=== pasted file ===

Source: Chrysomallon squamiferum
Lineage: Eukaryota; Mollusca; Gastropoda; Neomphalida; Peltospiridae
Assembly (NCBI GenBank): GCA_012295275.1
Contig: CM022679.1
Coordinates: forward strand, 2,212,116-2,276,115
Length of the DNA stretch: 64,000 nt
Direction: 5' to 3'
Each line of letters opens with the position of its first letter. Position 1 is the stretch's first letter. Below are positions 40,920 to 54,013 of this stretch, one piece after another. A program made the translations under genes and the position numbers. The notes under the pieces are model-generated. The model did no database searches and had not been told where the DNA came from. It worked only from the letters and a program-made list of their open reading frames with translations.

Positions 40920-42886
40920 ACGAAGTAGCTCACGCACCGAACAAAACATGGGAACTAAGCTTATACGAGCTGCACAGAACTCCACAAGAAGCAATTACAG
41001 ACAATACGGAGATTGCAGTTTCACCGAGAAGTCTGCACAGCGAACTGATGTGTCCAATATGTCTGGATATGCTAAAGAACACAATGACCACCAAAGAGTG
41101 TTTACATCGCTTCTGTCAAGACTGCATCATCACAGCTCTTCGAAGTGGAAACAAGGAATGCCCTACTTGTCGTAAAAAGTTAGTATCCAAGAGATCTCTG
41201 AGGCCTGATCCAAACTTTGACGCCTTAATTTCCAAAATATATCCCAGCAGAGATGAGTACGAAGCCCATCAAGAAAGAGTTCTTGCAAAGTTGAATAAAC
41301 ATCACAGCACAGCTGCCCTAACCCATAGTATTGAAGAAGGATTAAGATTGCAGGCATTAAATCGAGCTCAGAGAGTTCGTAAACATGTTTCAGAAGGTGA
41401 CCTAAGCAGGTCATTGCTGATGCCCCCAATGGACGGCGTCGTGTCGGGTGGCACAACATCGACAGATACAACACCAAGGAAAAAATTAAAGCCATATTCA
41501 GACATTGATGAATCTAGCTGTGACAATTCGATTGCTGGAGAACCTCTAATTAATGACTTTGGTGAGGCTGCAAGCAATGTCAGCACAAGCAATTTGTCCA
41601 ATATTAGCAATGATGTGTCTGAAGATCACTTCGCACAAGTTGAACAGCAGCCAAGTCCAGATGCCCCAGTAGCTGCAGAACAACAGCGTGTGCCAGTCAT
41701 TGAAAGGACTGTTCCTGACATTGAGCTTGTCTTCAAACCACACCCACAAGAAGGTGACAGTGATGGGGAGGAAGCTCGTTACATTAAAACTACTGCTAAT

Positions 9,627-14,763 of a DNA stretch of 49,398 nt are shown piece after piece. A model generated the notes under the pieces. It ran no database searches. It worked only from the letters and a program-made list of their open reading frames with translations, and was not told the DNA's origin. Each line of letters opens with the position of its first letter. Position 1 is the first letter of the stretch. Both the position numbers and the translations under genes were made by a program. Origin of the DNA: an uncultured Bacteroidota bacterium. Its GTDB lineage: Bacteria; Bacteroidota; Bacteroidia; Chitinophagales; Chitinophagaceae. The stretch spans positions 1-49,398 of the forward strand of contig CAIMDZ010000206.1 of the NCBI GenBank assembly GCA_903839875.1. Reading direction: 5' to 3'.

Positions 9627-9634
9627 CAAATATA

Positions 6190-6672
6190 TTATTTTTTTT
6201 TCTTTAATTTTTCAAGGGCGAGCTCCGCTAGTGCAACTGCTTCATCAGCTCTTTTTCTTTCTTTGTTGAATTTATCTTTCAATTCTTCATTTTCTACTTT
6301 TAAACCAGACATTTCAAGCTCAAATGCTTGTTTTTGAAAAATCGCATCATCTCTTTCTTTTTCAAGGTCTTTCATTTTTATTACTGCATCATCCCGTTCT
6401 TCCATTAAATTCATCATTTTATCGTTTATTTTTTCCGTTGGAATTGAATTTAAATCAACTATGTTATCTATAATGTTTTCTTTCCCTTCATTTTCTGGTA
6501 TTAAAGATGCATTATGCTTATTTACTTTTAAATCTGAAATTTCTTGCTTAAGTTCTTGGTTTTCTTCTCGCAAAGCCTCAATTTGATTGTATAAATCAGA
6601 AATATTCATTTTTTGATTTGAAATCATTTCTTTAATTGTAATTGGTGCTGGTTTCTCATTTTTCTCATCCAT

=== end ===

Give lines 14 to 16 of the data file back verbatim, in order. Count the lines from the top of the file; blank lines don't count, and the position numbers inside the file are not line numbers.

41301 ATCACAGCACAGCTGCCCTAACCCATAGTATTGAAGAAGGATTAAGATTGCAGGCATTAAATCGAGCTCAGAGAGTTCGTAAACATGTTTCAGAAGGTGA
41401 CCTAAGCAGGTCATTGCTGATGCCCCCAATGGACGGCGTCGTGTCGGGTGGCACAACATCGACAGATACAACACCAAGGAAAAAATTAAAGCCATATTCA
41501 GACATTGATGAATCTAGCTGTGACAATTCGATTGCTGGAGAACCTCTAATTAATGACTTTGGTGAGGCTGCAAGCAATGTCAGCACAAGCAATTTGTCCA